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jimjam wrote:A law suit charging illegal contributions against the Donald J. Trump ("charitable")Foundation has been filed in New York.
jimjam wrote:The largest reported donation the foundation has made — $264,631 — was used to refurbish the fountain in front of Mr. Trump’s Plaza Hotel in New York.
Hong Wu wrote:New York state's AG has filed a lawsuit against Trump's foundation, happens to do it on the same day the IG report comes out...
blackjack21 wrote:Yeah. We're not supposed to notice the part where the press is paying off FBI officials for leaks by buying them event tickets, dinner and drinks (plying them with alcohol to get info), access to exclusive parties, etc. If you don't work for the FBI, that's called "bribery." If you do work for the FBI, it's called "poor judgement."
blackjack21 wrote:Perhaps just another headline generator before the midterms
jimjam wrote:This just in: Trump said this morning, "Manafort had nothing to do with our campaign."
I love it! Donald's Campaign Chairman had nothing to do with his campaign .
What's next? A replay of "I'm not a crook"?
Stormsmith wrote:Manafort joined the Trump campaign on March 29, 2016, when he was named campaign convention manager for the Republican Party's mid-July gathering in Cleveland. Manafort was promoted to campaign chairman and chief strategist on May 19, effectively taking full command at that point. He quit/was fired August 20, 2016.
153 days. There's lie 1.
jimjam wrote:It looks as if Donald's former Campaign Chairman is now behind bars
jimjam wrote:Is anyone surprised at Donald's lack of loyalty toward his former partners in crime?
jimjam wrote:I love it! Donald's Campaign Chairman had nothing to do with his campaign .
Sivad wrote:They need a friendly congress that'll put the kibosh on the House investigation and help whitewash their malfeasance by destroying Trump and his administration.
In case you haven’t noticed
No evidence of “Russian interference in the 2016 US presidential election” has yet been presented. And we still await even a believable explanation of how the supposedly advanced American nation of 138 million voters could be so crucially influenced by a bunch of simplistic, often-crude, postings on Facebook and elsewhere on the Internet.
In May, the House Intelligence Committee began releasing the text of numerous of these postings as evidence of Russian interference. The postings dealt with both sides of many issues, including football players who knelt during the national anthem to bring attention to issues of racism, and pro- and anti-Trump and Clinton messages. Most did not even mention Trump or Clinton; and many were sent out before Trump was even a candidate.
So what did any of this have to do with swaying the result of the election? The committee did not say. However, Cong. Adam Schiff (Calif.), the top Democrat on the committee, stated: “They sought to harness Americans’ very real frustrations and anger over sensitive political matters in order to influence American thinking, voting and behavior. The only way we can begin to inoculate ourselves against a future attack is to see first-hand the types of messages, themes and imagery the Russians used to divide us.”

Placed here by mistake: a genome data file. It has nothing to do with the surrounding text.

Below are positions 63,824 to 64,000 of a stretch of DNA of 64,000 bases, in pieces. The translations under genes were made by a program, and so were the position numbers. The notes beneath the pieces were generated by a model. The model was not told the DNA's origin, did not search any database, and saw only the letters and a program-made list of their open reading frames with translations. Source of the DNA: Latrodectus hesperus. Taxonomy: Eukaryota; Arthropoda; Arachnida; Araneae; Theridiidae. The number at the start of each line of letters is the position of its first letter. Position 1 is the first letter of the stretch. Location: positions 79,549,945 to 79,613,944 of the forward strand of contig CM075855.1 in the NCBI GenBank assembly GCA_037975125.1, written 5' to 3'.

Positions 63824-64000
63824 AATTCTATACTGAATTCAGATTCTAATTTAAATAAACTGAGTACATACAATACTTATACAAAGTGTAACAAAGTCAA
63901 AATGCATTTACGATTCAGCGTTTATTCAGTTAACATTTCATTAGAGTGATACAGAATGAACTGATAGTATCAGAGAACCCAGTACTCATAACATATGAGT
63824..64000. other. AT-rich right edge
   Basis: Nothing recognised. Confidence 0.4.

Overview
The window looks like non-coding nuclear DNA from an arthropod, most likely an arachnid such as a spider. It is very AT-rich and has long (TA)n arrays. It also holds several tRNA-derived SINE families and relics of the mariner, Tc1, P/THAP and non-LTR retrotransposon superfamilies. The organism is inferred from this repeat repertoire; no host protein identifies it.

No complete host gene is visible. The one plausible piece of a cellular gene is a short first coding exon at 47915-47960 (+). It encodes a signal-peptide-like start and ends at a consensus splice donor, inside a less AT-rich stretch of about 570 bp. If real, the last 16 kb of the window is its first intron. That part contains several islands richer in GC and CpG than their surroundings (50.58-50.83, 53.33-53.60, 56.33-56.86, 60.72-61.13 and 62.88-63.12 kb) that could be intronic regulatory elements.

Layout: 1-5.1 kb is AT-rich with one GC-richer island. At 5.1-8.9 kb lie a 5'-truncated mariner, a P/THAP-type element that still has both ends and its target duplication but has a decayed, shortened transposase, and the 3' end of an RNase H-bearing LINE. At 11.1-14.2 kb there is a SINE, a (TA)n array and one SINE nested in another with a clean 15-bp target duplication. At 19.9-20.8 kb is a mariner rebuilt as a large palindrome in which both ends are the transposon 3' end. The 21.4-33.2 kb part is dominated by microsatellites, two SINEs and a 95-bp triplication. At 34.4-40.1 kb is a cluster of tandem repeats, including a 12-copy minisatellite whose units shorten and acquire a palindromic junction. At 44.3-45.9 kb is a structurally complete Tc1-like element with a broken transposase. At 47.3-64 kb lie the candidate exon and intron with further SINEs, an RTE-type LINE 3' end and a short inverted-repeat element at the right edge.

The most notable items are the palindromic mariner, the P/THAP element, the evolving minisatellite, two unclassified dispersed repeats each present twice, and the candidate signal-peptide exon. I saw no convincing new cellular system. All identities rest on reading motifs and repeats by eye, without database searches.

Aha! So that’s it, dividing us! Imagine that – the American people, whom we all know are living in blissful harmony and fraternity without any noticeable anger or hatred toward each other, would become divided! Damn those Russkis!
Many of the Facebook postings were done well after the presidential election. That alone should have made the congressmen think that perhaps the ads had nothing to do with the US election, but that is not what they wanted to think.
This all lends credence to the suggestion that what actually lay behind the events was a so-called “click-bait” scheme wherein certain individuals earned money based on the number of times a particular website is accessed. The mastermind behind this scheme is reported to be a Russian named Yevgeny Prigozhin of the Internet Research Agency of St. Petersburg, which is referred to by the House committee as “Kremlin-sponsored”, without explanation.
The organization has been named in an indictment issued by special counsel Robert Mueller’s investigating committee, but as the Washington Post reported: “The indictment does not accuse the Russian government of any involvement in the scheme, nor does it claim that it succeeded in swaying any votes.”
In the new Cold War, as in the old one, the powers-that-be in America seldom miss an opportunity to make Russia look bad, even to the point of farce. Evidence is no longer required. Accusation is sufficient.
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